This is the first time the Food and Drug Administration has cleared the testing of such a drug.
Metformin may be the answer to the elixir of long life for the common man. While expensive research is being pursued, those hoping to benefit first will be the billionaires who fund such research.
The humble drug Metformin may well be the elixir of life. It emerges that the common pill, costing less than Rs 10 a day, which is prescribed for controlling blood sugar levels in diabetics, is being tested to evaluate its anti-ageing properties.
This is the first time the Food and Drug Administration has cleared the testing of such a drug. Imagine being able to drink from the mythical fountain of youth for a sum of money that anyone can afford!
Dr Nir Barzilai from the Albert Einstein College of Medicine in the Bronx in New York is thrilled with the idea as he leads the study called Targeting Aging with Metformin (TAME). That should come with a rider, though. Big Pharma is not ready to fund his study. Even branded Metformin, like Glucophage or X-Met, does nothing for a pharma company’s bottom line.
Contrast this search for a cheap and common drug that could benefit all — the poor man’s all-rounder pill as it were — to the scenario in which billions of dollars have been made available by the tech titans of Silicon Valley to life-extension research. Once confined to the peripherals of mainstream science because it seemed too much like sci-fi, the hunt for therapies to dodge Lord Yama by a few meaningful years stretches way beyond the fanciful. The search is on for methods to grow organs from human DNA, to infuse older bodies with youthful stem cells, and to connect computers to brains with implanted chips, which are the neural prostheses of the New Age.
Mark Zuckerberg, Elon Musk, Sergey Brin, Larry Page, Jeff Bezos, Peter Thiel and Larry Ellison — head honchos of the new economy giants like FB, Google, Amazon, PayPal and Oracle who are all men with the deepest pockets today — are funding esoteric research into postponing ageing indefinitely.
The point to ponder is whether this is an attempt by the super-wealthy to extend their own lives. It is their money and they can afford it. Even then, would it not be in their interest to send a few million dollars in the direction of Dr Barzalai’s TAME research so all of humanity may take a shot at living into their 110s or 120s, that too in healthy, disease-free conditions, rather than being crippled with age-related syndromes and aged bodies?
The drug has been around for centuries, prescribed first as herbal extract from the French lilac, and now in its modern compound form as Metformin Hydrochloride it has been around since 1958 in the UK. Research showed that diabetics on Metformin tended to be healthier in many ways — living longer with fewer cardiovascular complications, having less chance of suffering from cancer, Alzheimer’s or dementia. As a user of Metformin for over a decade, in combination with the other more modern gliptin or gliflozin class of medicines, I may have reason to believe I have fared better as a person living with the diabetic condition. But then, of course, there are a huge number of physical and mental factors that affect health and the ageing process.
The psychologist Dr Raman says, “Increasing the life span of a person can give a life free from physical illnesses, but an extended life would also extend the mental issues like stress and depression that one goes through in his lifetime. The mental illnesses will not be addressed with the help of such drugs.”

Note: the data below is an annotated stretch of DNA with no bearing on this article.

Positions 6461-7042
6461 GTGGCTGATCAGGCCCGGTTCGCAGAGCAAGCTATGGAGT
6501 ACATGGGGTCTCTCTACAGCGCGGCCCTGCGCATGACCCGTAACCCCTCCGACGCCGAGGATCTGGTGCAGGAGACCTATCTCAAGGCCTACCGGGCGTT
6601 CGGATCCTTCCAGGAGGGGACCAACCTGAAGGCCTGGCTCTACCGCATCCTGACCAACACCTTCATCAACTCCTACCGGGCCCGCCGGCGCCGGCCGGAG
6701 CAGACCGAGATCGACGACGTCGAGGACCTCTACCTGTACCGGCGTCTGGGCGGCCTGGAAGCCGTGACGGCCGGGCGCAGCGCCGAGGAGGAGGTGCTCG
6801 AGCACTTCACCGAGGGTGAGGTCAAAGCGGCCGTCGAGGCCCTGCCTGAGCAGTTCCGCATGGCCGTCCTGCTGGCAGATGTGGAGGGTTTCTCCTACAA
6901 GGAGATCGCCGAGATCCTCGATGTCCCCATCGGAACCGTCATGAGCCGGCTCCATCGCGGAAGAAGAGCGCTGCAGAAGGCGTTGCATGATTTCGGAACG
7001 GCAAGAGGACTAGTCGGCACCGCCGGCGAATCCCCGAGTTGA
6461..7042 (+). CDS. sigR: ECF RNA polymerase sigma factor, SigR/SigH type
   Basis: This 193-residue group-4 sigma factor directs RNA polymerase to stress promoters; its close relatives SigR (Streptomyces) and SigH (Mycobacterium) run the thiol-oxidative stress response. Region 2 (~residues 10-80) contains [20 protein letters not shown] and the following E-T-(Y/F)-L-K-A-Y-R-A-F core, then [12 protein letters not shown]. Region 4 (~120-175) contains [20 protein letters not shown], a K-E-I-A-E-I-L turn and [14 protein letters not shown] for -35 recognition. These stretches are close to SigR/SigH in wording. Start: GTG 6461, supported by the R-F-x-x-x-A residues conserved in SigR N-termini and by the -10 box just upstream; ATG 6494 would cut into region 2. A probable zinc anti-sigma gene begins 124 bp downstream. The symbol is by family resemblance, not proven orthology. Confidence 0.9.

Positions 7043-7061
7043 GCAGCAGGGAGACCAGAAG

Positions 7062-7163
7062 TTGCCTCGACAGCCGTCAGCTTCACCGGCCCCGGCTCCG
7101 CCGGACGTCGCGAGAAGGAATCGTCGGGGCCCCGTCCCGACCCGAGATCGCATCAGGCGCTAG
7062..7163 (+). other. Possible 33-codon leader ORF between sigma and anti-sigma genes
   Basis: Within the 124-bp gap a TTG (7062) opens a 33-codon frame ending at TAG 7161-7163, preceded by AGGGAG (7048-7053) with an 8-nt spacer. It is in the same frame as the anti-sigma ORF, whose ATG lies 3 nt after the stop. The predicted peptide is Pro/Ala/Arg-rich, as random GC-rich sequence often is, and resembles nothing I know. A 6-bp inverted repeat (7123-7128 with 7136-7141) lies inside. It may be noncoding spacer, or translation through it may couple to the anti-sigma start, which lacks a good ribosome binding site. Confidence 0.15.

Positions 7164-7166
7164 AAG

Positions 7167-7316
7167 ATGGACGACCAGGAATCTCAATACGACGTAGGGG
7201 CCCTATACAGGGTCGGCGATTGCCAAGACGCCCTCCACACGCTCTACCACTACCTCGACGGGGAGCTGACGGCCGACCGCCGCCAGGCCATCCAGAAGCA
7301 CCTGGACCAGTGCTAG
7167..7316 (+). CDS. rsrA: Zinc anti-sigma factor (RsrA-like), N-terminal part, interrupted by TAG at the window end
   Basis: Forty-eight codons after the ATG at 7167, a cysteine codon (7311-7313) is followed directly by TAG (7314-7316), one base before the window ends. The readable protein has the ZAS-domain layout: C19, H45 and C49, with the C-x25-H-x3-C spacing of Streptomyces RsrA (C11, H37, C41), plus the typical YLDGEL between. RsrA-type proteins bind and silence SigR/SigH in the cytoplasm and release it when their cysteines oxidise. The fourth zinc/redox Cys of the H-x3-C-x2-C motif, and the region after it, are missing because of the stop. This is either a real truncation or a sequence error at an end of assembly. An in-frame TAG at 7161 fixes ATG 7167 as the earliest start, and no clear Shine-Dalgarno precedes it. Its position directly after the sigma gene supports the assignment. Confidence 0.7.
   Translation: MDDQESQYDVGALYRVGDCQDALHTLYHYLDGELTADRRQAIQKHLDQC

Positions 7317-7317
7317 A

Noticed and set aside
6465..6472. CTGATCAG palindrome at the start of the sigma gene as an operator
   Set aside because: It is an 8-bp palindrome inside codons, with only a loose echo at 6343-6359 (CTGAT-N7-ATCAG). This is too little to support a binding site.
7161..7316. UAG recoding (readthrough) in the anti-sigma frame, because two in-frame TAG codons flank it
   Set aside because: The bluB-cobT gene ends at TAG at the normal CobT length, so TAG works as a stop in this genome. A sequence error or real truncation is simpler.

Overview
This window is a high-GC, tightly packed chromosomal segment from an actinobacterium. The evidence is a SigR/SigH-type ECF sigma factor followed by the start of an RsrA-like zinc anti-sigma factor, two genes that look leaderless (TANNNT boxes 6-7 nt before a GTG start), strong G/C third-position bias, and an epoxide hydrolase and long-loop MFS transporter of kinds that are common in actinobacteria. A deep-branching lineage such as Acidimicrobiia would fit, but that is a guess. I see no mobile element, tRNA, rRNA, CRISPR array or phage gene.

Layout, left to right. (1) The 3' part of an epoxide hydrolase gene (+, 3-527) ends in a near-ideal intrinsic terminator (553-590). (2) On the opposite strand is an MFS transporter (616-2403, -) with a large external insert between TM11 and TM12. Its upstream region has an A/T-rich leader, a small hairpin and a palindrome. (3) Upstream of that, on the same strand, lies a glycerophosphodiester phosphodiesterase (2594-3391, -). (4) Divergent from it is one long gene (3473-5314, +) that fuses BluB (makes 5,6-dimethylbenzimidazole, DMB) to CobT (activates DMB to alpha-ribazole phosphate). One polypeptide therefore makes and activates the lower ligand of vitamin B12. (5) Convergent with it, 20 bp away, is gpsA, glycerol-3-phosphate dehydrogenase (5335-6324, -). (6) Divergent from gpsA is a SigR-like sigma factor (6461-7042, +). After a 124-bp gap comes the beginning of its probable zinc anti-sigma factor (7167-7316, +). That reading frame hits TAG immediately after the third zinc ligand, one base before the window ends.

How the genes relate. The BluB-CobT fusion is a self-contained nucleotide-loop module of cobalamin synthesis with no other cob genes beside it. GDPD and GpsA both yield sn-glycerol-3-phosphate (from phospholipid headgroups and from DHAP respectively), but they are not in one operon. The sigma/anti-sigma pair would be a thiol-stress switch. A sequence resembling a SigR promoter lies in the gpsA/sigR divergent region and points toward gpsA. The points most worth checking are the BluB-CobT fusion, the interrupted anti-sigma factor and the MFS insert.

The sociologist S. Sudarshan comes in with his interpretation of people ageing in a competitive environment. He says, “In this scenario of competition, every individual wants to achieve more till death stops him/her. No one wants to waste even a second in this globalised era as they have the pressure of achieving more, financially and socially. If any drug is capable of extending the life span indefinitely, individual’s dependency on the drug would surge and healthy food practices and lifestyle would decrease.”
The aim of anti-ageing drugs, according to Dr Barzilai, isn’t immortality as much as what he calls a health span — the years of healthy, disease-free living before the diseases of ageing set in. As we age, the likelihood of a cataclysmic event like cancer, heart disease or Alzheimer’s increases, which is why it has become important from the scientific point of view to target ageing itself. “We’re not going to prevent every disease in the world, but we can target this risk factor of ageing,” Dr Barzilai has said.
Says geriatrician Dr G.S. Shanti, “Advancements in science have provided us anti-ageing drugs for skin, muscles and cells. These can prevent the damage to cells and delay the ageing process for a definite period. Life expectancy has been increased after various advancements. Use of Metformin for increased life span can be one such development in the field of medicine.”
Renowned diabetologist Dr V. Mohan says, “Though Metformin is prescribed for diabetic patients, it has various other benefits against inflammatory diseases, irregular menstrual cycle, and cardiac diseases. Metformin trials have seen positive developments when used against cancer, as it slows down the growth of cells. This suggests it can also work against ageing and lead to extended illness-free life term.”
It is only right then that we cheer Dr Barzilai on as he fights for us commoners even as Big Pharma aims at those who can afford expensive medicines, and billionaires look for the holy grail of life extension in DNA, stem cells, genomics and life’s master clock, while eugenics probably lies a few decades away. The mission to uncover how time is encoded in our biology goes on.
With contribution by Shweta Tripathi